Telluride School District: COVID-19 Update

Telluride School District: COVID-19 Update

San Miguel County Public Health learned some valuable lessons from positive COVID cases in the Telluride School District. For up-to-date coronavirus information visit here. For more information surrounding the state’s COVID-19 dial, visit here.

Grace Franklin, County Public Health Director.

Public Health has confirmed six new positive cases of COVID-19 from test results received the 3rd through the 6th of November. All positives are local residents, two of whom, a 55-year-old female and a 49-year-old female, Public Health was unable to contact and therefore could not conduct case investigation. A 61-year-old male, 51-year-old male, 43-year-old female and a 31-year-old male are all symptomatic and in isolation. There have been 113 total COVID cases among residents to date with eight active cases. To learn more about the County’s current COVID-19 metrics, please visit the County COVID-19 dashboard.

After two positive cases were identified of students in the Telluride School District last week, School Administration worked closely with Public Health, Telluride Medical Center and Uncompahgre Medical Center to quickly test all close contacts, which included 50 of 57 high school students and 12 teachers and staff members. Of these tests, one came back positive in which exposure was presumed from an off-campus social interaction. That established the assumption that transmission of the virus within the school did not occur. All students, staff and teachers affected by these positive incidents will be cleared to return to school by Tuesday, November 10, as long as no new symptoms occur.

Some critical learnings came from the first positive cases in the Telluride School District, such as to stay home when any signs of illness are present. Should any symptoms of COVID-19 or other illness such as the flu, strep throat or common cold arise, Public Health urges residents to stay home and opt for remote work or learning when possible. Avoid the possible spread of disease and illnesses by isolating at home.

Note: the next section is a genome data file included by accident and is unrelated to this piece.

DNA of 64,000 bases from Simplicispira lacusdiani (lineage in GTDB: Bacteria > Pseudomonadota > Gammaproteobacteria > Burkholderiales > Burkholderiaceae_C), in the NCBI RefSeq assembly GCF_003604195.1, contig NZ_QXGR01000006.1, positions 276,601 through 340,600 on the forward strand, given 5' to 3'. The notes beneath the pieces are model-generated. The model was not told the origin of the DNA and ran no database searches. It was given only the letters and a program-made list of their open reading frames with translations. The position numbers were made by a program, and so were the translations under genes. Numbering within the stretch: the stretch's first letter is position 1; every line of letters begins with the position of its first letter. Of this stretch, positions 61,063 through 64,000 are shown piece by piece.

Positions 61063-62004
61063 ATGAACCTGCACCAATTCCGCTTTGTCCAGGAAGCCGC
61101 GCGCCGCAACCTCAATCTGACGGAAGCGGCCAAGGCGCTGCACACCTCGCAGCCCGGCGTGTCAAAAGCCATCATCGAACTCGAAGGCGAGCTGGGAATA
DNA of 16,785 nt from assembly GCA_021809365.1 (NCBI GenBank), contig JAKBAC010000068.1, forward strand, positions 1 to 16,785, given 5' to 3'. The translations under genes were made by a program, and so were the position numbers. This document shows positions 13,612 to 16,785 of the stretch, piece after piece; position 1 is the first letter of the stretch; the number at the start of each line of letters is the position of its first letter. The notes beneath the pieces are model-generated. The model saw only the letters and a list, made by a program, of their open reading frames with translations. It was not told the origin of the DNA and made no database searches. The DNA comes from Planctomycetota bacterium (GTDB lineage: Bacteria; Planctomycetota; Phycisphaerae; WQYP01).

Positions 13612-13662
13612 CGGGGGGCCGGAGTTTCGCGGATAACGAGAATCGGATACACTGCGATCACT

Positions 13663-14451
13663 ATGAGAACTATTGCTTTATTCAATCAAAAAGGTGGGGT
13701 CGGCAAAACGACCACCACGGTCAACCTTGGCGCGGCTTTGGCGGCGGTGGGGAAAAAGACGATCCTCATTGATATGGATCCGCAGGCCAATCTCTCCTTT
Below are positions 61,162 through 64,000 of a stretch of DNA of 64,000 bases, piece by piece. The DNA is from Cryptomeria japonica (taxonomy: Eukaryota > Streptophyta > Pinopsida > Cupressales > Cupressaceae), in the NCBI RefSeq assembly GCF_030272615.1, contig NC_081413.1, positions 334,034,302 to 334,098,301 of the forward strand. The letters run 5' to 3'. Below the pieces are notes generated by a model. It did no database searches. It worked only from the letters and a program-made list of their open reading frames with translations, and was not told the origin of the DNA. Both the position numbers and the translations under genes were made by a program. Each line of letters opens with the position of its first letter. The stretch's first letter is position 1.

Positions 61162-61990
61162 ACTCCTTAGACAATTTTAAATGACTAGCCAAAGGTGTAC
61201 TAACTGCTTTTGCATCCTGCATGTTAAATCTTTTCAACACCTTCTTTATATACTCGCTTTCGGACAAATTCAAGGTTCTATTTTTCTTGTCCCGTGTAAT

Public Health encourages residents to consider their contact budget, or allowance. Now more than ever, it is imperative that Coloradans, especially those in rural communities like San Miguel County, reduce their contact with those outside their household. Contact budgets should be limited to no more than 10 people per week in order to rapidly reduce transmission rates.

“As positive cases are increasing across the state, many counties are moving to more restrictive levels,” said Public Health Director Grace Franklin. “Adjusting our individual behavior is the only way to reverse the increasing trend before it is too late. Please avoid gatherings with those outside your household, honor the five commitments and stay home when you are sick. If we control what we can now, students can stay in school and our communities can remain open.”

When adjusting behavior, it is important to analyze the levels of risk taken when participating in various activities. Lower risk activities include cooking dinner at home with family or roommates, going for a walk or bike ride and meeting virtually. Higher risk activities include going to a bar, eating inside a restaurant, having a meeting indoors without masks on and/or attending a gathering at a friend’s home.

As a reminder, San Miguel County’s Safer at Home level limits personal gatherings to 10 or fewer people from no more than two households, and there are various capacity limits for other activities. Changing activities now will allow the county to remain open and prosperous throughout the holiday season.

San Miguel County will continue posting caseload updates twice a week. The next update will be published on Tuesday, November 10.

Five Commitments of Containment:

Wear a mask
Maintain six feet of physical distance
Minimize group size
Wash hands frequently
Stay home when sick and get tested

No Comments

Sorry, the comment form is closed at this time.